From these challenging early days, the class had grown into a special opportunity to collaborate among creative peers in a highly restrictive space. At first, some of the men didn’t even know why they were in the class. Others thought they were going to learn guitar or poetry. Once we explained that they would learn to teach, many got nervous. But over time, the students had come together to help one another learn to develop lessons, teach a class, and most importantly, cultivate community. Now they had completed their 60-hour training, their challenging final project, and were ready to graduate. We worked with the institution to secure a space for the event. We invited members of the administration to attend and were thrilled that they allowed us to bring in cupcakes from a local store. It might sound trite, but in six years of programming in prisons, this was the first time that we had been allowed to bring in celebration cake from the outside. A few times before this, the institutions had supplied cakes or pies baked in their culinary services for our events, but it was special to bring one from a store.
The day before the ceremony, we gathered to prepare for the graduation. The students elected representatives to share portions of the art lessons they had taught to the group as their final project. We wanted them to demonstrate their abilities as artist facilitators. We practiced multiple times. Everyone was nervous but we were ready. In the hotel that evening, we signed the certificates, counting twice to be sure none were missing and double checking the spelling of each graduate’s name. We wrote to staff to ensure that the invitations had gone out to all the administration. And we drove to the market to get a specialty cake, piled high with sugary icing and decoration in the colors of our program logo. The front desk attendant let us store it in the hotel refrigerator.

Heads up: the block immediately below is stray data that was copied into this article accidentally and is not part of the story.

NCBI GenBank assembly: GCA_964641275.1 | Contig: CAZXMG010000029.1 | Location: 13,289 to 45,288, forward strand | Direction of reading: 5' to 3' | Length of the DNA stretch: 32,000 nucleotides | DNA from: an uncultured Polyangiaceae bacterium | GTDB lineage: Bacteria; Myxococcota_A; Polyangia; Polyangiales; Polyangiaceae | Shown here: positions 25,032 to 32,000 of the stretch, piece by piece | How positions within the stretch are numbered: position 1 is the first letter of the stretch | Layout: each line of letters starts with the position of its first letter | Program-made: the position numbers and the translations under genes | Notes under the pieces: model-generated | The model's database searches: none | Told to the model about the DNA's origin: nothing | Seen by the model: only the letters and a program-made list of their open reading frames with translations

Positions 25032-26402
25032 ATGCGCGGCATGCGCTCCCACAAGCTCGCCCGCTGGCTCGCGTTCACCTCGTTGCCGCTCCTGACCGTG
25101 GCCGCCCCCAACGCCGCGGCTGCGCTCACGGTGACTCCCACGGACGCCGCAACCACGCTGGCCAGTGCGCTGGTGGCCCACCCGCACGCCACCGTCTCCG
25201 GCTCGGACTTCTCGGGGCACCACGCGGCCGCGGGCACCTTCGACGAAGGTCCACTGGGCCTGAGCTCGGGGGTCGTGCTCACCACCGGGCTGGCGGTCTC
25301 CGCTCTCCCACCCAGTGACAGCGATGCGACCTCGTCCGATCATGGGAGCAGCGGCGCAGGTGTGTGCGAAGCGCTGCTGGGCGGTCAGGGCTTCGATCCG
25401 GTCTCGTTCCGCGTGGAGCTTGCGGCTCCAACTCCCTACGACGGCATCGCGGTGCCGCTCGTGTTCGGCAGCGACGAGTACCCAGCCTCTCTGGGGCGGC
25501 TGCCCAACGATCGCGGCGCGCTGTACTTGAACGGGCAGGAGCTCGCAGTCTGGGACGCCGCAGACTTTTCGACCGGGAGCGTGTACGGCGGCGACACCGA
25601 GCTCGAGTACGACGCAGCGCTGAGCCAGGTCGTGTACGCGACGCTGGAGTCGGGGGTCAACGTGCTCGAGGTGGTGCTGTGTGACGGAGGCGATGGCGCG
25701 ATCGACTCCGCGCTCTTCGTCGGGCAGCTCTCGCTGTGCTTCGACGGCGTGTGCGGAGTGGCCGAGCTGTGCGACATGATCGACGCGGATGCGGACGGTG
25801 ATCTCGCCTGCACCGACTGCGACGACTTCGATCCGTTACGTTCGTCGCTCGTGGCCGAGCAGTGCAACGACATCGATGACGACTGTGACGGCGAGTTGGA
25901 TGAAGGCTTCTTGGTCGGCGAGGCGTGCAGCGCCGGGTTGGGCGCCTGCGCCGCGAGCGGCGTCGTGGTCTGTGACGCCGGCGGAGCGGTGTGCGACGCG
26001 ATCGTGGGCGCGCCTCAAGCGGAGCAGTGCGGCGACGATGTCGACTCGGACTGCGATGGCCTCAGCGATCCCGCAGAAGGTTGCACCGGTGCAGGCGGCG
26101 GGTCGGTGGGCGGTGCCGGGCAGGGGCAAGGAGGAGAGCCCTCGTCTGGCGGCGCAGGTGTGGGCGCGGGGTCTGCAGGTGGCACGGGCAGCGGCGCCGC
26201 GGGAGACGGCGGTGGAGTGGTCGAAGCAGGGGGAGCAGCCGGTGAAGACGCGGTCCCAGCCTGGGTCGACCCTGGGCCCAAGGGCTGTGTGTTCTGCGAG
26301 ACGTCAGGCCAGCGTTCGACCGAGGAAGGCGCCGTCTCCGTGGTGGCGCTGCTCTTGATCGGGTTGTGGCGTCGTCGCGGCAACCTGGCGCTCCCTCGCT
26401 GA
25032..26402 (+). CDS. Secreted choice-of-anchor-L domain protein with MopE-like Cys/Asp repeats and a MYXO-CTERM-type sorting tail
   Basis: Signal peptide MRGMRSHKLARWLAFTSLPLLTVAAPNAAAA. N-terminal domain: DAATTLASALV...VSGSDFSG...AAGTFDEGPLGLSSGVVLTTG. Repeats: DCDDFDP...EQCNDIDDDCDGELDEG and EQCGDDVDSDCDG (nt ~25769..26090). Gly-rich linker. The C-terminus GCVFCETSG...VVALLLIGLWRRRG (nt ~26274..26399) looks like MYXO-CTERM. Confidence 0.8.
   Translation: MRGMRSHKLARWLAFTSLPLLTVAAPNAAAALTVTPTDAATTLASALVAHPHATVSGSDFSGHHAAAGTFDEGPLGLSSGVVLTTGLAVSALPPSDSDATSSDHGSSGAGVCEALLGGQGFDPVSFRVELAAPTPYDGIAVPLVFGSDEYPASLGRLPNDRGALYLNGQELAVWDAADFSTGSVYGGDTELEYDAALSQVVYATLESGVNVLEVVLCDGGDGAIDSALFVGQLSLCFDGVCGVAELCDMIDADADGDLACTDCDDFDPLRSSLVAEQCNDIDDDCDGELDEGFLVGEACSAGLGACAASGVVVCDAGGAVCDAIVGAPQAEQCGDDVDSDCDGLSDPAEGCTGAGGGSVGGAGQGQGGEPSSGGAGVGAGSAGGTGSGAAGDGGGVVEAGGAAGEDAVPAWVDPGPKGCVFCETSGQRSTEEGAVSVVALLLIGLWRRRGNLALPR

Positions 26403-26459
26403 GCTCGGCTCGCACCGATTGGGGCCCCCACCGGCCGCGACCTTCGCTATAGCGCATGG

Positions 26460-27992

Painting by incarcerated artist in a visiting room at RJ Donovan State Prison.
The next day, we made our way through multiple prison gates and across the dusty yard to the visiting room where the graduation event would take place. The participants arrived shortly after we did, one by one, through a locked door on the side of the visiting room. An officer checked each one off a list and took his ID before he could enter. Everyone seemed cheerful and eager for the celebration to start and everyone helped get the room set up. Some men brought handmade posters they created for their lessons so we taped these to the windows to share their work. Others brought paintings and drawings, which we laid out on tables for guests and peers to review. We arranged the chairs in rows and laid a plastic baggie with markers and pencils on each chair in the back row, where our guests would sit. We were ready.